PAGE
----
Let’s just cut to the part you want to know. The pastel pencil sharpener that I have used the longest and recommended to all pastel artists is…

There are several different versions. The model I use is the grenade double-hole brass sharpener. Just to prove that this sharpener can actually give a fine tip, I’ve sharpened the five pastel pencil brands I regularly use in my own work.

This article has been edited on March 3, 2021 with additional notes for the Grenade Single Hole sharpener.

The grenade double-hole sharpener next to the pencils it sharpens. From top to bottom: Derwent, Faber-Castell PITT, Caran d’Ache, Stabilo CarbOthello, and Conte a Paris pastel pencils.

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Where to buy: 

I’ve tried A LOT of sharpeners and I’ve unfortunately broken A LOT of fragile pastel pencils over the years. Pastel and charcoal pencils are difficult to sharpen because the core is fragile.

I think the key to sharpening a charcoal or pastel pencil is a well made sharpener body with replaceable blades. Since purchasing my Mobius and Ruppert sharpener in 2018, I’ve tried a handful of brands, but I always come back to my little brass buddy.

Why the Mobius and Ruppert sharpener is the best option out there

1. Blades are easily replaced and available to purchase online

Delicate pencils need a sharp blade. Even the highest quality blade will dull over time with use. Without a sharp blade, most pastel pencil cores will shatter. When we’re talking about pencils that may cost up to $4 USD each, frequently breaking pencils quickly adds up to a lot of waste and an unproductive use of valuable time. 

Mobius and Ruppert is one of the few brands that sells replacement blades in packs of 3 and 10. I purchase my replacement blades online through Amazon below.

UPDATE (March 5, 2021): The Grenade Single Hole Sharpener is not compatible with the replacement blades I have linked below. This specific model has a thinner blade that is not interchangeable with the other 3 brass sharpener models. I was unable to locate a replacement blade supplier and cannot recommend the Grenade Single Hole Sharpener.

Where to buy: 

I personally like the double-hole model because I can sharpen my standard diameter pastel pencils (Caran d’Ache, Derwent, Faber-Castell PITT, and Stabilo CarbOthello). And the larger hole can sharpen my fragile Conte pastel pencils (but note that the tip is not as thin and tapered as the smaller hole).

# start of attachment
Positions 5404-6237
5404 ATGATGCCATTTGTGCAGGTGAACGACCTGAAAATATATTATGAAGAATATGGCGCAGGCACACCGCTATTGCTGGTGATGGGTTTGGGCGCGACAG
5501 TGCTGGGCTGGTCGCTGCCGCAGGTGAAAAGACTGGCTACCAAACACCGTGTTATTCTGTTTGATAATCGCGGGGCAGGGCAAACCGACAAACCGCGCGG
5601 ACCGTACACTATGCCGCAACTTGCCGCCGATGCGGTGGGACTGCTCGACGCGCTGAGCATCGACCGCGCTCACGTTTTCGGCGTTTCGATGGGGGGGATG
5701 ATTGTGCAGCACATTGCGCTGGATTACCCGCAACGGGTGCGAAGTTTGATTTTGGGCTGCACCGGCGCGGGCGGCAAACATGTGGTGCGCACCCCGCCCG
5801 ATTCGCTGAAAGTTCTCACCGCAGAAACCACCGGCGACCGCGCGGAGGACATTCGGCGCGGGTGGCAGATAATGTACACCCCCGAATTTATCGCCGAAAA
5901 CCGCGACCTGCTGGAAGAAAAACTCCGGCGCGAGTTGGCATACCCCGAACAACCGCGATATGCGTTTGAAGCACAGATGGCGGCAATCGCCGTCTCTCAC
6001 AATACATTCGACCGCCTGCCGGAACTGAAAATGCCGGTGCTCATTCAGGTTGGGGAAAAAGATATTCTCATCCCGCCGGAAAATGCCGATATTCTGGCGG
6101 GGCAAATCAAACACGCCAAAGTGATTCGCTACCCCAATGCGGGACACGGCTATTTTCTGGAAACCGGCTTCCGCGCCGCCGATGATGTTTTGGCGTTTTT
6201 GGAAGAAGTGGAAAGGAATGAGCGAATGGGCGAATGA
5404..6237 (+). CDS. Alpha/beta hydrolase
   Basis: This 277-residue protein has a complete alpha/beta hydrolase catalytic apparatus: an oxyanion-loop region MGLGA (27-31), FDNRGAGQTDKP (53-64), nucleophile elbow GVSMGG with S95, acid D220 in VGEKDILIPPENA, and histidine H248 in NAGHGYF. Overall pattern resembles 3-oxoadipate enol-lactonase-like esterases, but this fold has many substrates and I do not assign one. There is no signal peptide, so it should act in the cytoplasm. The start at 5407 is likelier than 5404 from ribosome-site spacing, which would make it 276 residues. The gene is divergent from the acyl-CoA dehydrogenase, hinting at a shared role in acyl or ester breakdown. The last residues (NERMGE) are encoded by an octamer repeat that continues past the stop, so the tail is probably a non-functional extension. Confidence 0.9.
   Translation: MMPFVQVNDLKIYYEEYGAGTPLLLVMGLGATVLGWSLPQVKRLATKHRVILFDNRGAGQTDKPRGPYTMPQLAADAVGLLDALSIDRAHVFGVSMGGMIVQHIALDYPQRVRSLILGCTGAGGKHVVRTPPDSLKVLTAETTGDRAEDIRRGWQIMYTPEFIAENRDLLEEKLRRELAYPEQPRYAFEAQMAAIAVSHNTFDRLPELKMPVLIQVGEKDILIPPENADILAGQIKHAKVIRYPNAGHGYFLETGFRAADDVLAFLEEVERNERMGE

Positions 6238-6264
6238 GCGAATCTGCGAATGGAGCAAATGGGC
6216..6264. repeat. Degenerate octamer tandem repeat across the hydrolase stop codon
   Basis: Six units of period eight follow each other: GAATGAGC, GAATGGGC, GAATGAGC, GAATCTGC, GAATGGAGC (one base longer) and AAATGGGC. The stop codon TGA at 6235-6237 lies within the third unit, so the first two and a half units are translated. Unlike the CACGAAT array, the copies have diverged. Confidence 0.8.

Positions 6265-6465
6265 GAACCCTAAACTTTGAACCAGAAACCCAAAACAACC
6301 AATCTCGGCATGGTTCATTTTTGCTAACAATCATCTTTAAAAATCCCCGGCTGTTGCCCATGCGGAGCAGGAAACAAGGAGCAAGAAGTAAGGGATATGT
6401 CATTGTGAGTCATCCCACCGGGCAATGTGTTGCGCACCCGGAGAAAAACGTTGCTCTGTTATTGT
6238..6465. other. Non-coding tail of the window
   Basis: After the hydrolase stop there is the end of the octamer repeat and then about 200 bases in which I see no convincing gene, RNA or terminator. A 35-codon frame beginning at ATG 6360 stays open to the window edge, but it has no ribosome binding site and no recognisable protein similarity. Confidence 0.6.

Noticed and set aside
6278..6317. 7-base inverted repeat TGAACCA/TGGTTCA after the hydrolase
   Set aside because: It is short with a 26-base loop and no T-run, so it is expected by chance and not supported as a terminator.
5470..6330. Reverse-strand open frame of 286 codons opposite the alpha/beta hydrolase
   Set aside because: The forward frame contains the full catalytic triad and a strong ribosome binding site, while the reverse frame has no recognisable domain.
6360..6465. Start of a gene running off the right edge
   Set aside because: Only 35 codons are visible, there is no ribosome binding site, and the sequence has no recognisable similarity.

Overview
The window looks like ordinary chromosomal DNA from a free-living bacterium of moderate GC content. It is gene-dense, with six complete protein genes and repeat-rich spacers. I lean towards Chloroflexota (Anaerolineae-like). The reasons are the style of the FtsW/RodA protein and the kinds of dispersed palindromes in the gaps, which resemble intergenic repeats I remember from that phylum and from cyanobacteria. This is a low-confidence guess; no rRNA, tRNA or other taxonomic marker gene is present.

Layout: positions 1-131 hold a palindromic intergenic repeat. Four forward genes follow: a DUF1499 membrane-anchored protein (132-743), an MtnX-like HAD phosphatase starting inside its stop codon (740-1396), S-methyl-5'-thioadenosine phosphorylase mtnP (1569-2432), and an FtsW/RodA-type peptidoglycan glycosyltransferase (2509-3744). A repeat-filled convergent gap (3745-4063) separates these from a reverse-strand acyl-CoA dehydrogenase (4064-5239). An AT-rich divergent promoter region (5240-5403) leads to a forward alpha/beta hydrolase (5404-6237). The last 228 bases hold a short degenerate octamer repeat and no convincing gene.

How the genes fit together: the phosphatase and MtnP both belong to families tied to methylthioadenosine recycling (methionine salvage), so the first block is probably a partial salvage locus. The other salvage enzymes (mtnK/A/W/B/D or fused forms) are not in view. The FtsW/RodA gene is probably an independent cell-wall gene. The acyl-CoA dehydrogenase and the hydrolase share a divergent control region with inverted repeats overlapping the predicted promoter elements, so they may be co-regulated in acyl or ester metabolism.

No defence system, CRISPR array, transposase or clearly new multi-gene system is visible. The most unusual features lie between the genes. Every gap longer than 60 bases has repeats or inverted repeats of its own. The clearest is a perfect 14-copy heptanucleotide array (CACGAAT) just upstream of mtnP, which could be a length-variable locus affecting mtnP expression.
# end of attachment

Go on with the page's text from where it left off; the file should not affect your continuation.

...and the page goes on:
If you own other brands and are worried about compatibility, the diameters of the two-hole models are 8.2 mm and 11.2 mm. If you purchase the single hole model, the opening is 8.2 mm.

2. Cost Effective

The vast majority of brands do not sell replacement cutters or blades. This eventually translates to more waste and you (the artist) having to purchase a new sharpener anywhere from several times a year to once every few years (depending on your use). 

I use my pencils daily and I find that I need to replace my Mobius and Ruppert blade every 20-40 days. Over the course of one year, the cost of blades averages to $10 USD. 

Compare this amount to a hand-crank or electric (battery or wall plug-in) model. Prices vary wildly by brand. I’ve seen prices range from $15 to $40 USD for hand crank models. Electric sharpeners are even more expensive from $20 to more than $100 for industrial classroom versions. 

The Downsides

1. Pencil Shavings

Because the Mobius and Ruppert sharpeners are very utilitarian, there is no built-in shavings holder like some other brands. This does make my favorite sharpener less than travel-friendly. I personally sharpen my pencils over an plastic container with a screw top lid. The lid prevents any spills and reduces mess. 

2. Ease of Use

If you are an artist with mobility limitations (reduced grip strength due to conditions such as arthritis), my recommendation in this article may not be the best option for you.

I’ll be writing up a guide in the future which focuses on how to identify elements of a good hand crank sharpener. Keep an eye out for it in the next month!  

-Lauren 

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